The MFI framework (orthorhombic phase) consists of 12 crystallographic distinct tetrahedral-sites and 26 unique framework oxygen atoms located around channels (~0.55 nm diameter) or channel intersections (~0.70 nm diameter). The synthesis of MFI zeolites using the conventional tetra-n-propylammonium (TPA+) organic structure directing agent (OSDA) is known to place framework Al and their attendant H+ sites within the larger intersection environments, because electrostatic interactions are favorable between such locations of [AlO4/2]- and the quaternary N+ center in TPA+ that becomes positioned rigidly within channel intersections during crystallization. The methylation of toluene by dimethyl ether (DME; 403 K) on MFI-TPA zeolites of fixed active site densities (~2 Al per unit cell) result in ortho-xylene (o-X; ~65%) as the major product over para-xylene (p-X; ~27%) and meta-xylene (m-X; ~8%). In contrast, toluene methylation on MFI zeolites (~2 Al per unit cell) synthesized using non-conventional OSDAs, such as ethylenediamine (EDA) or 1,4-diazabicyclo[2.2.2]octane (DABCO), predominantly forms p-X (~75%) over o-X (~23%) and m-X (~2%). Within the subsets of MFI-TPA and MFI-EDA/DABCO zeolites, measured xylene formation rates and isomer selectivities are independent of crystallite sizes (0.1‒13 µm), toluene conversions (0.02‒2.0%) and external H+ content (up to 9% external H+ per total Al), indicating negligible effects of diffusion-enhanced secondary xylene isomerization reactions at intracrystalline or extracrystalline domains. The invariance of xylene isomer selectivity with reactant pressures (0.2‒9 kPa toluene, 25‒66 kPa DME) or methylating agent (1‒4 kPa methanol) indicate that differences in reactivity of toluene to form each xylene isomer reflects differences in the stabilities of their respective kinetically relevant transition states that share the same reactive intermediate. Measured xylene isomer formation rate constants and rate constant ratios, obtained from mechanism-derived rate expressions and interpreted using transition state theory formalisms, are used alongside density functional theory (DFT) calculations to reveal that intersection void environments (~0.70 nm diameter) similarly stabilize all three xylene transition states over unconfined surfaces (>2 nm diameter) without altering the established aromatic substitution patterns, while channel void environments (~0.55 nm diameter) preferentially destabilize bulkier o-X and m-X transition states thereby resulting in high intrinsic p-X selectivity. DFT calculations reveal that the ability of protonated DABCO complexes to reorient within MFI intersections and participate in additional hydrogen-bonding interactions with anionic Al centers during synthesis, facilitates the placement of Al in smaller channel environments that are less favored by TPA+. These molecular-level details, enabled by combining synthesis, characterization, kinetics and DFT, establish a mechanistic link between OSDA structure, active site placement and transition state stability, and provide active site design strategies orthogonal to crystallite design approaches that rely on complex reaction-diffusion phenomena.

For various reactions including toluene methylation at higher reaction temperatures (573‒773 K) and toluene conversions (>10%), extracrystalline H+ sites in MFI zeolites are reported to influence reactivity, selectivity, and deactivation behavior during catalysis in undesired ways. Post-synthetic chemical treatments to passivate external H+ sites on MFI zeolites result in unintended (but not always undesirable) changes to bulk structural properties and Al and H+ contents. The number of extracrystalline H+ sites is difficult to quantify using conventional spectroscopic or titrimetric methods, especially when present in dilute amounts on samples whose surfaces have been passivated. The systematic treatment of MFI zeolites (2.4, 5.7 and 7.1 Al per unit cell) using ammonium hexafluorosilicate (AHFS) at varying treatment duration times, AHFS concentrations and number of successive treatments resulted in MFI zeolites that retain their bulk structural properties and total Al and H+ contents, except for one parent MFI sample containing a significant amount of non-framework Al species. The benzylation of mesitylene by dibenzyl ether (363 K) occurs exclusively at external H+ sites because the bulky 1,3,5-trimethyl-2-benzylbenzene product is sterically prevented from forming at intracrystalline H+ sites. The intrinsic zero-order rate constant (per external H+) for mesitylene benzylation is extracted from rate measurements (per total Al) on a suite of untreated MFI samples with known amounts of external H+ sites (1‒15% external H+ per total Al) quantified using bulky 2,6-di-tert-butylpyridine base titrants. Measured zero-order rate constants on AHFS-treated MFI zeolites are used to quantify the extent to which AHFS treatments passivate external H+ sites, revealing efficacies that depend on the specific treatment conditions and the parent sample used. The developed kinetic methods demonstrate the utility of catalytic probes, when compared to stoichiometric probes based on spectroscopic or titration methods, in amplifying and quantifying dilute concentrations of external H+ sites on zeolites. The methods enable comparisons of the efficacy of various post-synthetic passivation strategies and permit rigorous assessments of the influence of external H+ during acid catalysis.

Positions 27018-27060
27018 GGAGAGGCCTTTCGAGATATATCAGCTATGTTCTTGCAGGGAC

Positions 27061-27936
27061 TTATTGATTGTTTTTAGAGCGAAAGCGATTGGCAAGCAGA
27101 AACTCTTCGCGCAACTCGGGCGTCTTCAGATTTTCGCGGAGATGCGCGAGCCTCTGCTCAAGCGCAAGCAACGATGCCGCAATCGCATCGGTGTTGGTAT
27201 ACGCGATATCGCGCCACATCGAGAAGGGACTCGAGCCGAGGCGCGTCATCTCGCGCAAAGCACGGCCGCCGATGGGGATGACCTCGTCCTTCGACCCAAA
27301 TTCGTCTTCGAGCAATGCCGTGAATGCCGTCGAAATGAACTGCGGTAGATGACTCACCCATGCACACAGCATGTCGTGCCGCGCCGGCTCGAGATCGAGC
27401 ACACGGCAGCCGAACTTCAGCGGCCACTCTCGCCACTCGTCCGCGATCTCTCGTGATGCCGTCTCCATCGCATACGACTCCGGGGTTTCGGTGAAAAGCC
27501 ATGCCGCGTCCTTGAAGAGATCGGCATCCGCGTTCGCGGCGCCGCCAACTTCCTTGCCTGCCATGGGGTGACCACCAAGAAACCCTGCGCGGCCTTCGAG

Overall, this work provides (post-)synthetic strategies to tune active site environments within intracrystalline micropores or at extracrystalline surfaces and develops quantitative kinetic probes that enable a molecular-level understanding of catalytic consequences of active site environments on aromatic alkylation reactions. Taken together, the methodology and findings of this study have broader implications in zeolite catalyst design for selectively upgrading traditional fossil feedstocks (crude oil and shale gas) and emerging feedstocks (biomass and waste plastics).


Honeywell UOP

Engineering Research Center for Innovative and Strategic Transformation of Alkane Resources - CISTAR

Directorate for Engineering

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Degree Type

  • Doctor of Philosophy


  • Chemical Engineering

Campus location

  • West Lafayette

Advisor/Supervisor/Committee Chair

Dr. Rajamani Gounder

Additional Committee Member 2

Dr. Jeffrey P. Greeley

Additional Committee Member 3

Dr. Doraiswami Ramkrishna

Additional Committee Member 4

Dr. Deng-Yang (DY) Jan